Scientists link tumor support cell death, cancer metastasis

When cells hijacked by tumors are killed, the risk for cancer metastasis to the lung and bones increased in experiments with mice.
By Stephen Feller  |  Feb. 19, 2016 at 11:54 AM
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BALTIMORE, Feb. 19 (UPI) -- Researchers thought killing cells that help cancerous tumors grow would slow or halt their progression but found instead their elimination increased the chance for cancer metastasis, according to a recent study.

When trying to limit the growth the breast cancer tumors in mice, researchers at Harvard Medical School found that getting rid of cancer-associated fibroblasts, or CAFs, increased metastasis of cancer to the lungs and bones in the rodents.

CAFs are thought to be native fibroblast cells, responsible for the structural framework of animal tissues, hijacked by cancer cells to sustain tumor growth.

Most cancer deaths are caused by metastasis to other organs, rather than from the primary tumor, making results of the recent study important at least for future research.

"The simplistic thinking about CAFs is that we should probably try to destroy them," Dr. Biju Parekkadan, an assistant professor of surgery and bioengineering at Massachusetts General Hospital, said in a press release. "There is evidence to support this idea, and until recently, I would have been in that camp as well. But now when looking at the selective removal of CAFs over time using this engineered approach, these results may be a signal that we should more fully investigate the dynamics of the tumor microenvironment and the timing of intervention in cancer treatment."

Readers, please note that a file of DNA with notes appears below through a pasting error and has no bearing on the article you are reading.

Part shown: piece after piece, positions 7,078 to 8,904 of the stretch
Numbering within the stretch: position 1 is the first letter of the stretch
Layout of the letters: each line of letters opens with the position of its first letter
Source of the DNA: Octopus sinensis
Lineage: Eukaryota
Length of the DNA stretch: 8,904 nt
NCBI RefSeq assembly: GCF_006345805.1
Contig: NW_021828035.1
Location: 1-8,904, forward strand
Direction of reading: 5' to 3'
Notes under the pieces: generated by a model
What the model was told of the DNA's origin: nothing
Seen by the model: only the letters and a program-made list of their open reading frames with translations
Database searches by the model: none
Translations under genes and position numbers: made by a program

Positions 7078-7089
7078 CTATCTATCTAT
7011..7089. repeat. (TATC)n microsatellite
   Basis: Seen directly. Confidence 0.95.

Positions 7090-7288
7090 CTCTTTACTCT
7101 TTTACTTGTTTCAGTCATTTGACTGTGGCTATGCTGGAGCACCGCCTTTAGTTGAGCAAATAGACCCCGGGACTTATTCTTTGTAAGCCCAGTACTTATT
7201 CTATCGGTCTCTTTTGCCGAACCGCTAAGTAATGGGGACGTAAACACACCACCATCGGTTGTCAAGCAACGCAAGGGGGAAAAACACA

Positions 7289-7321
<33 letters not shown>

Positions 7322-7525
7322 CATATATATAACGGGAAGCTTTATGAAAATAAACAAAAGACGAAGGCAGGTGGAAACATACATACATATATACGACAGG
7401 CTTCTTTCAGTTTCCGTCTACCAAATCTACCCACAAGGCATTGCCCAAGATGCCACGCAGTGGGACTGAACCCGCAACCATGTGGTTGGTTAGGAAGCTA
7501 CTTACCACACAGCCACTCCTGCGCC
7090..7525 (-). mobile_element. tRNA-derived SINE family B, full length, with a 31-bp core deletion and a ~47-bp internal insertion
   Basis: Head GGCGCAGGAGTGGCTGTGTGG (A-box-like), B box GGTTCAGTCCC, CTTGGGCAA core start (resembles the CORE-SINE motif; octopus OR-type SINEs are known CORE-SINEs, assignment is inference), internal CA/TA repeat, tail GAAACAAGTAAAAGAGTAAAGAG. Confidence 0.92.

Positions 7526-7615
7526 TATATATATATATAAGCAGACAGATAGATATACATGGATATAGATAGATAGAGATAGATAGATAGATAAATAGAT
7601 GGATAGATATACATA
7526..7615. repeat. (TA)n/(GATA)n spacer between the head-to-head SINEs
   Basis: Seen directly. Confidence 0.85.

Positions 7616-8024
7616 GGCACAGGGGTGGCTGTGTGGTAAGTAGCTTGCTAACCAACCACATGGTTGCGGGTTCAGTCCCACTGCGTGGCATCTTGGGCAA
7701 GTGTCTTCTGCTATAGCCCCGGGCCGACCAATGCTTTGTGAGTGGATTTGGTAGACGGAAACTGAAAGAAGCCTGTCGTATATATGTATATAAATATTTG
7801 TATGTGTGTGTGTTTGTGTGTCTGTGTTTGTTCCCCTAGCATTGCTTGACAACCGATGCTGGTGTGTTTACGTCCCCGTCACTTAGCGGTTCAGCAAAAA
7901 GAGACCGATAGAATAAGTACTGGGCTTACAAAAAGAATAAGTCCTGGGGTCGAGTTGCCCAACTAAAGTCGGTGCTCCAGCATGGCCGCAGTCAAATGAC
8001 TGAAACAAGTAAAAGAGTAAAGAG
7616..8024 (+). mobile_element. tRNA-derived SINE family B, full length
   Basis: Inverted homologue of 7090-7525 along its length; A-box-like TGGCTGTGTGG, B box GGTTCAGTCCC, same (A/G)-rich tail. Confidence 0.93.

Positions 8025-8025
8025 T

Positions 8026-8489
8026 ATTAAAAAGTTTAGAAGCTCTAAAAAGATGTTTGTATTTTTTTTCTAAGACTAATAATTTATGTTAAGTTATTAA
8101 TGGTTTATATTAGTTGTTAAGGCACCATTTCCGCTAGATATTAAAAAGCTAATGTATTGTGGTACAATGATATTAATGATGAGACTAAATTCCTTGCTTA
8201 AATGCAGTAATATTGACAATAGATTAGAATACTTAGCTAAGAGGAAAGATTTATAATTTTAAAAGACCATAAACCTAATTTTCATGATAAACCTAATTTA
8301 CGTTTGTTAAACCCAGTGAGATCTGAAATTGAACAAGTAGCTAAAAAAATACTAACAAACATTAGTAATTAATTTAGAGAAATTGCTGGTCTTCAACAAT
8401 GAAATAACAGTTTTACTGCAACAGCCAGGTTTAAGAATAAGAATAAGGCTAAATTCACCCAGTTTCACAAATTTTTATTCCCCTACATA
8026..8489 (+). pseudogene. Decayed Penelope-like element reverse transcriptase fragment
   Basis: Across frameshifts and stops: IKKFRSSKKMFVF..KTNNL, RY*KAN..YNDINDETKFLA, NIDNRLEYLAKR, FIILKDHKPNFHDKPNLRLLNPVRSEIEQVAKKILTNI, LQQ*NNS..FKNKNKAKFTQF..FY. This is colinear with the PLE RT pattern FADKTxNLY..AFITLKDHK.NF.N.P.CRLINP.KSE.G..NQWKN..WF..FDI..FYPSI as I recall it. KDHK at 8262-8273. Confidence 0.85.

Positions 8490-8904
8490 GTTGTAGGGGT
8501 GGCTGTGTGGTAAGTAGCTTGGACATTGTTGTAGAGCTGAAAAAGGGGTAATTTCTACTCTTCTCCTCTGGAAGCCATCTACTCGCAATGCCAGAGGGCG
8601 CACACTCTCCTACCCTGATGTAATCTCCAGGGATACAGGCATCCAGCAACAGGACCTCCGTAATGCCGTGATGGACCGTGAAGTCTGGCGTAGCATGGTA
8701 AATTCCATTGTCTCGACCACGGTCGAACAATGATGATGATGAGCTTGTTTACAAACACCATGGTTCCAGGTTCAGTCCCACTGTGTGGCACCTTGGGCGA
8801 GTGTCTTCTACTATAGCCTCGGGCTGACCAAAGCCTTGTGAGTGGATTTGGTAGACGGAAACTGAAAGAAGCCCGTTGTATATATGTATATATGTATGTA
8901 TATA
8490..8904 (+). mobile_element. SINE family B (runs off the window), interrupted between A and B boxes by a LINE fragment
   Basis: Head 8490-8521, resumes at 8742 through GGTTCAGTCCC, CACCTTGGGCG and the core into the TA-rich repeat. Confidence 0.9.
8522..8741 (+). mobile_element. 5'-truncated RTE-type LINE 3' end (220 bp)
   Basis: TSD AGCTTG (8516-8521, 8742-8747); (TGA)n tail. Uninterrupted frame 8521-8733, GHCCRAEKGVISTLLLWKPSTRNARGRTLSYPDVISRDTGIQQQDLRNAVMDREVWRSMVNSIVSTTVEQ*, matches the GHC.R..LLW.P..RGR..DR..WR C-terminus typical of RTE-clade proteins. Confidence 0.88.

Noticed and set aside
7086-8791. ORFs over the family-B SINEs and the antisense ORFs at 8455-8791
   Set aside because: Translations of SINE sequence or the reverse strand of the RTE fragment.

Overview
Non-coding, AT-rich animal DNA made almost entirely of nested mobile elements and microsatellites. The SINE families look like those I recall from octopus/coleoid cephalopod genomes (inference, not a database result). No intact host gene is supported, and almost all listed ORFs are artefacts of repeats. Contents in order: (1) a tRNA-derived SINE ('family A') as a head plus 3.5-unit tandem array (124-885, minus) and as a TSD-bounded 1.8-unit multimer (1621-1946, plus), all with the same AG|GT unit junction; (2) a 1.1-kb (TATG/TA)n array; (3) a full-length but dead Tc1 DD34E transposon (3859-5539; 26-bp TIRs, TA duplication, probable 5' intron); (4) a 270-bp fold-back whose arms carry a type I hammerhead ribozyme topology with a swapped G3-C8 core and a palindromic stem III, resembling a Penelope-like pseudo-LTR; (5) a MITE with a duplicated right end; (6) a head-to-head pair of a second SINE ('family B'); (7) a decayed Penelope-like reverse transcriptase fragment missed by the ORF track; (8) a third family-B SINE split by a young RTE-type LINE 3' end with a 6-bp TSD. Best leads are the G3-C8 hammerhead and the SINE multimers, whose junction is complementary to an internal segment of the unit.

For the study, published in Scientific Reports, researchers implanted breast cancer cells in mice with CAFs they had altered to die when exposed to a compound not toxic to surrounding cells.

The researchers killed the CAFs at two stages of tumor growth after implantation, on the third or fourth day and on the 10th or 11th day. When CAFs were killed earlier, there was no major difference in tumor growth but there was an increase in tumor-associated macrophages, which are associated with metastasis at the tumor's growth stages.

CAFs killed after 10 or 11 days not only increased macrophages, but the researchers reported cancer became more likely to spread to lungs and bones of the rodents.

Calling the results of waiting longer to kill CAFs "surprising," the researchers said future work should focus on timing of killing CAFs, but more importantly on whether there is a scientific basis for targeting the cells at all.

"This work underscores two important things in solving the puzzle that is cancer," said Dr. Rosemarie Hunziker, program director for Tissue Engineering at the National Institute of Biomedical Imaging and Bioengineering. "First, we are dealing with a complex disease with so many dimensions that we are really only just beginning to describe it. Second, this approach shows the power of cell engineering -- manipulating a key cell in the cancer environment has led to a significant new understanding of how cancer grows and how it might be controlled in the future."

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